The Methodist Church and the United Reformed Church are leading the way in responding to an Africa Day of Prayer in which the suffering people of Zimbabwe will be held in the thoughts and intentions of participants.
The two British denominations have backed the All Africa Conference of Churches (AACC’s) call for churches around the world to pray for Zimbabwe on 25 January 2009.
The cholera epidemic continues to spread across the country. According to figures circulated by the AACC, 37,000 people have contracted the disease and 1,800 people have died. Food is scarce, political violence continues and schools have not been able to run properly due to the financial and social crisis.
The Rev John Marsh, Moderator of the General Assembly of The United Reformed Church, said: “With the eyes of the world’s media now firmly fixed on the unfolding tragedy in Gaza, we need to be reminded of the immense pain and suffering that continues to haunt the people of Zimbabwe."
He continued: “We fully endorse the AACC’s resolution on Zimbabwe and call on our Churches to support their call for a special Africa Day of Prayer and Fasting for Justice in Zimbabwe on Sunday 25 January. We therefore encourage local churches to commence their services on that day with the lighting of a candle and a minute’s silence in prayer and solidarity with the people and churches of Zimbabwe.”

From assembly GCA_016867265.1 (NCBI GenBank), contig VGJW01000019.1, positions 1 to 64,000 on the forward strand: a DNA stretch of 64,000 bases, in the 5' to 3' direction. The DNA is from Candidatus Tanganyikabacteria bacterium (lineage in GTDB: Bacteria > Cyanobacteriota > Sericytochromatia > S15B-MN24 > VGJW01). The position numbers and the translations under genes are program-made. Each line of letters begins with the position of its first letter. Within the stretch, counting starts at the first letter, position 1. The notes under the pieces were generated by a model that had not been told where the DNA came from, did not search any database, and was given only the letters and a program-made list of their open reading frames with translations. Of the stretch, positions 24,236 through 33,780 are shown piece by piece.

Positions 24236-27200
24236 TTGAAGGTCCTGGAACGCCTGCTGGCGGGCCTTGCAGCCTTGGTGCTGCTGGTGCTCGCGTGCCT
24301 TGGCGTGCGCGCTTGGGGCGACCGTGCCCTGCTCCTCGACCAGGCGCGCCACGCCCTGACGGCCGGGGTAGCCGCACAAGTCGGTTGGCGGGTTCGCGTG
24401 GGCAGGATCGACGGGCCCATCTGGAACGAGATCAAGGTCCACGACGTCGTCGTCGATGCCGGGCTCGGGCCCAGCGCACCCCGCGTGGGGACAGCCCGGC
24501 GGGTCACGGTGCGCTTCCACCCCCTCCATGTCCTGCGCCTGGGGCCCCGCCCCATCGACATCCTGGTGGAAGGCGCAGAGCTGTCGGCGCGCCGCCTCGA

The Ninth Assembly of the All Africa Conference of Churches met in Maputo, Mozambique, in December 2008.
The assembly, which was attended by Christine Elliott, Secretary for External Relationships for the British Methodist Church, backed resolutions calling for an end to violence and political freedom of expression.
Steve Hucklesby, Public Issues Policy Adviser for The Methodist Church, said: “We want a process that can bring about the longing of all Zimbabweans for a free and fair society. Robert Mugabe lost the Presidential election. Zanu PF came second in Parliamentary elections. Mr Mugabe must be prepared to relinquish power if Zimbabweans are to be free."
He added: “The food and cholera crisis are symptoms of the meltdown of the economy and provision of essential services. Water is contaminated with human waste and health services are not functioning in many areas. The government's response is to increase security and suppress dissent. Some humanitarian aid is getting through but much more is needed."